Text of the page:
1. Change nothing, keep everything as is.
  2. Begin phasing out the earnings tax and deal with the consequences (other taxes, reduced services)
  3. Or restructure the City of St. Louis top to bottom

#1 above is the likely route favored by St. Louis natives as it doesn’t involve change.  The anti-tax types would go for #2.  My preference is #3. a complete restructure.

What does a restructure look like? In my view we’d look at every policy, procedure, and position in every aspect of city government.  We’d toss out everything and start anew.  We might bring in some of the old but only after exploring all choices and determining the old way is the best way based on current conditions.  Given this approach, we might emerge with an earnings tax.  It might be be reduced for non-residents.  It might be expanded throughout much of the region (huge task).  We need to get rid of the city’s excess baggage.

Why such a radical restructuring? As we can see from the nearly 20 audits conducted by Missouri Auditor after a petition by the Green Party, all sections of government have oversight issues:

I don’t for a minute believe then men that governed the city 50-60 years ago made decisions that we should be expected to keep around long after they have passed. Ongoing evaluation and change to adjust to new circumstances is logical.  We don’t do that, unfortunately.  Instead various interests pick away one issue at a time.

The word “Mayor” is etched in stone above the door to room 200 in City Hall so I’d keep the office of mayor, besides every city has a mayor.  I don’t recall if Board of Aldermen or other offices are also etched in stone.  Even if they are, we are still be free to change how our government is structured, including the names of elective offices.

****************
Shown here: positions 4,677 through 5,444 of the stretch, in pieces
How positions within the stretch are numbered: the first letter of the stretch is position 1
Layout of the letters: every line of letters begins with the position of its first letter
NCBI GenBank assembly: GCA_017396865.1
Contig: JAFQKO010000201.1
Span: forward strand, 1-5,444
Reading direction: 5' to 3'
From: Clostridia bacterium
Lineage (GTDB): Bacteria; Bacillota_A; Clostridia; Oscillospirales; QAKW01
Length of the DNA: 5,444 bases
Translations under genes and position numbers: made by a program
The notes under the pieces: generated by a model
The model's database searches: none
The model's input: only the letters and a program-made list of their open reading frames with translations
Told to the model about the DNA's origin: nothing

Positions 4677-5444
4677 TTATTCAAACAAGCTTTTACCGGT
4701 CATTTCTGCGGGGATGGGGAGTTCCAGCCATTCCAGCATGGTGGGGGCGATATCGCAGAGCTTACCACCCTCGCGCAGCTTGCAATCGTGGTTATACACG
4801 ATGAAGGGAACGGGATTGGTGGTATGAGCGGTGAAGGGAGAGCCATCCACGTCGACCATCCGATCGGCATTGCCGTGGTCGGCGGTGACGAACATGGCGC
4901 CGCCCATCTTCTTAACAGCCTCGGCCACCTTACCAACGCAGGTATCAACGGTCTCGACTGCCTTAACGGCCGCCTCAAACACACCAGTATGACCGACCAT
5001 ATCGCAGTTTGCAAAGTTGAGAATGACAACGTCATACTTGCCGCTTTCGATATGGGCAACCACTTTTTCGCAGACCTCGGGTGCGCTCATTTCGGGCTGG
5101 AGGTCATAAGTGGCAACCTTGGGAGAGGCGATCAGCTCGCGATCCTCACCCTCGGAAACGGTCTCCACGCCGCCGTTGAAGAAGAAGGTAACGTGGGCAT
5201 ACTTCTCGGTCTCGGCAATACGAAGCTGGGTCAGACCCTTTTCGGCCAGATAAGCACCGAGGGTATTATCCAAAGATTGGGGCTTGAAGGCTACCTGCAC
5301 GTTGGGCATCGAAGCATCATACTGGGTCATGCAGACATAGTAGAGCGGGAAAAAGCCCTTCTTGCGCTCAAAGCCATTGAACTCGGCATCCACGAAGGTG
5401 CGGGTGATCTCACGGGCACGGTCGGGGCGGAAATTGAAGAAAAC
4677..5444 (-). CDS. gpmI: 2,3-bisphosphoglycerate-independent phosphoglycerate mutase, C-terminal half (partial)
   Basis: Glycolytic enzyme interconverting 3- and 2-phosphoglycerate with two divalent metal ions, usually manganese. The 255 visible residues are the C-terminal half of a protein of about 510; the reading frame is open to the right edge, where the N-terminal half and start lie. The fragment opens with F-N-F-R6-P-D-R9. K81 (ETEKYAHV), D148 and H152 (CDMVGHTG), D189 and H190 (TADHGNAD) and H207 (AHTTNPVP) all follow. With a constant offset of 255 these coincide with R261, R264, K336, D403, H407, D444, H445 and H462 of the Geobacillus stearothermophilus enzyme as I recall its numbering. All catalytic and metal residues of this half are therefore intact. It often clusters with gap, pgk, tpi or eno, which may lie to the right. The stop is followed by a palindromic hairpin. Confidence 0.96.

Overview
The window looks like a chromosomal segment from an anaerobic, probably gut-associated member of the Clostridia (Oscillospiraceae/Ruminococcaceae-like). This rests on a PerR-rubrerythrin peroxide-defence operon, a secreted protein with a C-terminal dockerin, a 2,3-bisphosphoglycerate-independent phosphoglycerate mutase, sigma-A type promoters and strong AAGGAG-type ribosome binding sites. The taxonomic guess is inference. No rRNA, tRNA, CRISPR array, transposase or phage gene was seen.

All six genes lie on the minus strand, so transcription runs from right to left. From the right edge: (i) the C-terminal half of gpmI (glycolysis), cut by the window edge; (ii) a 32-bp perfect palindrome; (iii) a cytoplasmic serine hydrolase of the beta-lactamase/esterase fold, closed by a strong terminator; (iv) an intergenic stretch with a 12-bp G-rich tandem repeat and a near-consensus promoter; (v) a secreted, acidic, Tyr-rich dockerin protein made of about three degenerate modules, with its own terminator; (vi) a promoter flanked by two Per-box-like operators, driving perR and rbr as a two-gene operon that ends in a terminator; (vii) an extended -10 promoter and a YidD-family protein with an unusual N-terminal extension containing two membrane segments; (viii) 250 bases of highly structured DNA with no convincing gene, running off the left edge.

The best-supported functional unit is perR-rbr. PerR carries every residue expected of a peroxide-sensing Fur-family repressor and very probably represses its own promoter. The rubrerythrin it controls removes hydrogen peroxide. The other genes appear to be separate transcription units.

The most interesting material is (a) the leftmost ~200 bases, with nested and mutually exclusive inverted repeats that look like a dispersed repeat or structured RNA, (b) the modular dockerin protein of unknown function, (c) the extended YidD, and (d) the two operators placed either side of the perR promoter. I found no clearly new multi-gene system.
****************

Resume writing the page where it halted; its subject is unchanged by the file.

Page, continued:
So no, I don’t want to pluck out one tax and call it a day.  I want to get a fresh start for the 21st century.

– Steve Patterson

 

Better restaurant choices in the center of the region

January 7, 2010 STL Region 6 Comments

urbanspoon

There are good restaurants throughout the region, on both sides of the Mississippi River.  To generalize, the core of the region has eclectic locally-owned restaurants and the further out you go the more you encounter generic chain after generic chain.  There are exceptions, of course.  I’ve been to great locally owned restaurants in suburban strip malls and I’ve been to chains in the core.  Chains can be company owned as well as a locally-owned franchise.

I regularly use the website Urbanspoon.com to find new restaurants, track my favorites and read reviews by others. The other day I started looking at the list of restaurants by area – city neighborhood vs. areas further out.  Sure enough, my suspicions were correct. But why?

Part could be many formula chains prefer stand alone buildings typical of suburbia. Conversely, the local restaurateur may only be able to afford rent on an older building.